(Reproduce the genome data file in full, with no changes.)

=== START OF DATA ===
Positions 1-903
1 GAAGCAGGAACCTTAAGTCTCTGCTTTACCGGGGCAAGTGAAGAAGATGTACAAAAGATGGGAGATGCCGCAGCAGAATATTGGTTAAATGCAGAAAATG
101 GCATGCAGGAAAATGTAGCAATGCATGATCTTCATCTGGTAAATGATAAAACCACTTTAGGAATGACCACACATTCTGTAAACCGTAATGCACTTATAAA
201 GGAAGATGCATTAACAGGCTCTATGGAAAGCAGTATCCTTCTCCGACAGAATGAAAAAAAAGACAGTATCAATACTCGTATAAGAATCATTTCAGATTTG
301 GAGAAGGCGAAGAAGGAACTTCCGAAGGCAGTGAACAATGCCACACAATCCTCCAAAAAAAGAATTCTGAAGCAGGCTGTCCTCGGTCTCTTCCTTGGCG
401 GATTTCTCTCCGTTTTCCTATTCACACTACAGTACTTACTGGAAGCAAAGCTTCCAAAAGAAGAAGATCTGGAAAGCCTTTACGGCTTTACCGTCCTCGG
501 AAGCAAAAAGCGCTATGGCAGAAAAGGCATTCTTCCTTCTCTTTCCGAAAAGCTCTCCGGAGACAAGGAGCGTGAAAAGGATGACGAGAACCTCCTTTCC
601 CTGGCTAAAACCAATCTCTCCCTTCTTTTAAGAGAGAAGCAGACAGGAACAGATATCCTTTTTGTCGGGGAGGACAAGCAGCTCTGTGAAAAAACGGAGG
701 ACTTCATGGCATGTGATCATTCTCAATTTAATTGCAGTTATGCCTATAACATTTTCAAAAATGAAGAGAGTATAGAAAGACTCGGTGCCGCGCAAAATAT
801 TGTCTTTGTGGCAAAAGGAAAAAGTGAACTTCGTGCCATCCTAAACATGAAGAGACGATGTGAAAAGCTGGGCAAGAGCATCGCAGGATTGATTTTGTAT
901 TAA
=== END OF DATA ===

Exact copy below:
Positions 1-903
1 GAAGCAGGAACCTTAAGTCTCTGCTTTACCGGGGCAAGTGAAGAAGATGTACAAAAGATGGGAGATGCCGCAGCAGAATATTGGTTAAATGCAGAAAATG
101 GCATGCAGGAAAATGTAGCAATGCATGATCTTCATCTGGTAAATGATAAAACCACTTTAGGAATGACCACACATTCTGTAAACCGTAATGCACTTATAAA
201 GGAAGATGCATTAACAGGCTCTATGGAAAGCAGTATCCTTCTCCGACAGAATGAAAAAAAAGACAGTATCAATACTCGTATAAGAATCATTTCAGATTTG
301 GAGAAGGCGAAGAAGGAACTTCCGAAGGCAGTGAACAATGCCACACAATCCTCCAAAAAAAGAATTCTGAAGCAGGCTGTCCTCGGTCTCTTCCTTGGCG
401 GATTTCTCTCCGTTTTCCTATTCACACTACAGTACTTACTGGAAGCAAAGCTTCCAAAAGAAGAAGATCTGGAAAGCCTTTACGGCTTTACCGTCCTCGG
501 AAGCAAAAAGCGCTATGGCAGAAAAGGCATTCTTCCTTCTCTTTCCGAAAAGCTCTCCGGAGACAAGGAGCGTGAAAAGGATGACGAGAACCTCCTTTCC
601 CTGGCTAAAACCAATCTCTCCCTTCTTTTAAGAGAGAAGCAGACAGGAACAGATATCCTTTTTGTCGGGGAGGACAAGCAGCTCTGTGAAAAAACGGAGG
701 ACTTCATGGCATGTGATCATTCTCAATTTAATTGCAGTTATGCCTATAACATTTTCAAAAATGAAGAGAGTATAGAAAGACTCGGTGCCGCGCAAAATAT
801 TGTCTTTGTGGCAAAAGGAAAAAGTGAACTTCGTGCCATCCTAAACATGAAGAGACGATGTGAAAAGCTGGGCAAGAGCATCGCAGGATTGATTTTGTAT
901 TAA